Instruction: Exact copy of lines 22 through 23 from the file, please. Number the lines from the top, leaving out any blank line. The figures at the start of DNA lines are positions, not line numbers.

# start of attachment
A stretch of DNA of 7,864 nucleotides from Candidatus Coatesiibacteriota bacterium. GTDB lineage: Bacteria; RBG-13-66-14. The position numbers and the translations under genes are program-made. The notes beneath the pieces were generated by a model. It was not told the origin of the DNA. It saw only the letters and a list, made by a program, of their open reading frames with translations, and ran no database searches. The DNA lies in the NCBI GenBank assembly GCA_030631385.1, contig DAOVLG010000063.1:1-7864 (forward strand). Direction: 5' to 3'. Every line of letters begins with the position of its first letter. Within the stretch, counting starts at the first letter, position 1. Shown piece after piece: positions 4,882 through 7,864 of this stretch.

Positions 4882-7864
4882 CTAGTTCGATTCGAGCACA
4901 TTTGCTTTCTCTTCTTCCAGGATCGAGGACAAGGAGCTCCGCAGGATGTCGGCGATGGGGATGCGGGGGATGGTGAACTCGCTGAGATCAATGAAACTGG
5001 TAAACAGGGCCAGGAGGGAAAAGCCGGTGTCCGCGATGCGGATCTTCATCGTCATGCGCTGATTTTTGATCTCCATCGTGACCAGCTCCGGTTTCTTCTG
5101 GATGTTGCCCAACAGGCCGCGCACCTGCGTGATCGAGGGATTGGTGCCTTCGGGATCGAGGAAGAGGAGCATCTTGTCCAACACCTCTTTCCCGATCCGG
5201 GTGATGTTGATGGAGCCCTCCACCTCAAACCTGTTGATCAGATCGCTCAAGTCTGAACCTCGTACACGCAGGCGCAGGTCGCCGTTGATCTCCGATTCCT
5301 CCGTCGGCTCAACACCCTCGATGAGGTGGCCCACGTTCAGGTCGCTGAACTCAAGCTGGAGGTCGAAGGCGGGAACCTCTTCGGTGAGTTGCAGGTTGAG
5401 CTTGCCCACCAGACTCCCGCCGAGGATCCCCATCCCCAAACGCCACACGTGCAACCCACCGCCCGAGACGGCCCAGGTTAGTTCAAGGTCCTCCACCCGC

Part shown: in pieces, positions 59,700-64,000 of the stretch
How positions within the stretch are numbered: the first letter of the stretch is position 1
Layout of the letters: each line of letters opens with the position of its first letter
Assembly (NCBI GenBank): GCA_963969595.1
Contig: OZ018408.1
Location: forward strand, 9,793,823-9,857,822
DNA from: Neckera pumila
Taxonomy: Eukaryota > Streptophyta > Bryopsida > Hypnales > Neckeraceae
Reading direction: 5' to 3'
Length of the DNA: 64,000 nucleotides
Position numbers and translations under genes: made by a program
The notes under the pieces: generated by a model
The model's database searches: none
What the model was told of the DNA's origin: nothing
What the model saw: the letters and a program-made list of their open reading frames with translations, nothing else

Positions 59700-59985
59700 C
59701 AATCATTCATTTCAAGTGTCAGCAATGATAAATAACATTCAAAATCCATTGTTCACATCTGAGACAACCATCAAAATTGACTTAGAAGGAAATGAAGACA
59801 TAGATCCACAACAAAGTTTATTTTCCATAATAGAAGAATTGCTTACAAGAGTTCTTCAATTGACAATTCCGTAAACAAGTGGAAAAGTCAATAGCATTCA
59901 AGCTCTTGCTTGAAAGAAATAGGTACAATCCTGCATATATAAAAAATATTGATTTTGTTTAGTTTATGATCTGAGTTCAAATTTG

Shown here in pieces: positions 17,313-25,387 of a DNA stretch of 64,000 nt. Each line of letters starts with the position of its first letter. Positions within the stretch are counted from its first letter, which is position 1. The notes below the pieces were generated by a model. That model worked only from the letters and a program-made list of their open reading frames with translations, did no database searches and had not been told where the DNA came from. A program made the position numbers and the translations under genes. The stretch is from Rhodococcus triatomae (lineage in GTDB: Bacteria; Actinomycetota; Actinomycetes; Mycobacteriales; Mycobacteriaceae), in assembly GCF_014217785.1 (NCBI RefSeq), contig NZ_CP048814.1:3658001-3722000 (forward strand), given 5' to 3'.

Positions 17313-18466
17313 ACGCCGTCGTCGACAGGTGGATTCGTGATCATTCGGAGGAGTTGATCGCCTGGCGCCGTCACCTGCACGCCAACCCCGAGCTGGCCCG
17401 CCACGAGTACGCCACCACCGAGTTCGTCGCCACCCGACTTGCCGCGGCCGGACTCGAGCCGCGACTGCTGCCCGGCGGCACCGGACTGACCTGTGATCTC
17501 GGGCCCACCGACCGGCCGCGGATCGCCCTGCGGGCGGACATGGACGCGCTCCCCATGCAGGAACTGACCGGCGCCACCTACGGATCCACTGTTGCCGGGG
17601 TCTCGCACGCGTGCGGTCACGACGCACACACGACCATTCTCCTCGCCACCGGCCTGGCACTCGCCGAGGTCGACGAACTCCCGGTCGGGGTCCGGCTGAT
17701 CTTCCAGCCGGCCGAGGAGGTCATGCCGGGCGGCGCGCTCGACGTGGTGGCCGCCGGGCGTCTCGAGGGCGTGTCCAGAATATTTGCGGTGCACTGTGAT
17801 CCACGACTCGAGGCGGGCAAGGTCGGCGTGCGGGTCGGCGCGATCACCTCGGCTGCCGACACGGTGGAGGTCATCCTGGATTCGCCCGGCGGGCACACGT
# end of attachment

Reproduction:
The model's database searches: none
What the model was told of the DNA's origin: nothing